If you can't get every process working on one system, you need to look at getting the end results on one system. For example, you may have a whole system and process to generate marketing material, send out the material and record the results (click-throughs, responses, shares, likes, etc). In that case, you should be looking to feed the material that has been sent and the results into your main CRM system. That way, each customer will have a log of all the marketing material they've been sent and how they responded to it.
Keep doing this for each and every process.
This article is getting quite long, so I'll make a separate article of suggestions. However, the short answer is yes! Start to think about what else could help.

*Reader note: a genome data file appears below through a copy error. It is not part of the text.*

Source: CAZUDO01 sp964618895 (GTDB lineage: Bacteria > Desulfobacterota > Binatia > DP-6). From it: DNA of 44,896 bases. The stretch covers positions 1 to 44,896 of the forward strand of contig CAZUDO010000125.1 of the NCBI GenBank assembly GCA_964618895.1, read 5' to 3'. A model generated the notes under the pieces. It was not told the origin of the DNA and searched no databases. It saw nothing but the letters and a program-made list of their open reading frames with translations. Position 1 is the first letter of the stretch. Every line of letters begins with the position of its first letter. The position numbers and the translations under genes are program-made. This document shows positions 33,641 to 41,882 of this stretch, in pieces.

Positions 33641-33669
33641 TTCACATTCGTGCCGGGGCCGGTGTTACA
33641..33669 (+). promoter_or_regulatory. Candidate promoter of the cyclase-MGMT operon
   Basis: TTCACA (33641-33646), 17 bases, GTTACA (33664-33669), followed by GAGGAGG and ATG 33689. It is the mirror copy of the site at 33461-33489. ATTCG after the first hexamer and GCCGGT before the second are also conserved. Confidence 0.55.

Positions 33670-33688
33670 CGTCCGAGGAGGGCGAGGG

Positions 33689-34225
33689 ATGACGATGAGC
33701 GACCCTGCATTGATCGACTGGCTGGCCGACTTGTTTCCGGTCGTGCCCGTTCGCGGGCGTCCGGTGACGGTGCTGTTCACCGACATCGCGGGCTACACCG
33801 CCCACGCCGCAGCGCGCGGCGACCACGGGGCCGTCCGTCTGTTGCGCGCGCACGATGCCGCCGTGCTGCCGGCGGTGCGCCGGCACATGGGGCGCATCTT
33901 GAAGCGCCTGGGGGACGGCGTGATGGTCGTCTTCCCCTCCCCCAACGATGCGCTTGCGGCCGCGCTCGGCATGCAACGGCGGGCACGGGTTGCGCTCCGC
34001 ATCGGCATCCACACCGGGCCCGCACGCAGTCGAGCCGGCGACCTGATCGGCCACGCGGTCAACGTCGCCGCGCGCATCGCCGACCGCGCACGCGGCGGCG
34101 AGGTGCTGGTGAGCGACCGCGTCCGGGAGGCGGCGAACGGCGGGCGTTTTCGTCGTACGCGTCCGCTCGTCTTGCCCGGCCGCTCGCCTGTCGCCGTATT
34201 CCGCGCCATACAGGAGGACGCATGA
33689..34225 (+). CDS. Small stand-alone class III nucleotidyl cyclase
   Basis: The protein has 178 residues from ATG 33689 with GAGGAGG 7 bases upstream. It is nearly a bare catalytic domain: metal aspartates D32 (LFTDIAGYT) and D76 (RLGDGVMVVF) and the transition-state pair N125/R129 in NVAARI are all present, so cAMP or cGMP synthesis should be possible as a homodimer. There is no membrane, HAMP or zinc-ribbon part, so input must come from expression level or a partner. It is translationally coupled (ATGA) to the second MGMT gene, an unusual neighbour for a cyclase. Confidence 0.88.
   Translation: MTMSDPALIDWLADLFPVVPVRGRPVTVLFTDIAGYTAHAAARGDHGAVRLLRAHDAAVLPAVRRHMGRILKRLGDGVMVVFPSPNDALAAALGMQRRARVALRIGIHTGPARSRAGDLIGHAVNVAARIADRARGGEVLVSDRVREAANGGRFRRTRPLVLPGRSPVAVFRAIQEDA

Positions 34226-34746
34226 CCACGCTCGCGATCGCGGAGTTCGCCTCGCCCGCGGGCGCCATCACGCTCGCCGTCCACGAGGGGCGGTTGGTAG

- CRM can be adopted at any level of a business from business-level to department-level to team-level.
- The people at the top of the chain must be on-board, involved and must lead and enforce adoption of the CRM process.
- Look at what you're currently doing first. Do not take on anything new until you have your existing processes in order.
- Get an independent opinion on what you're doing and which systems are best for you.
- At the very least, make sure you have the end results of all of your processes in one system, even if you can't get all the actual processes in the same system.
- Once you've sorted out your current processes, look at what else you can adopt and add in to your CRM process.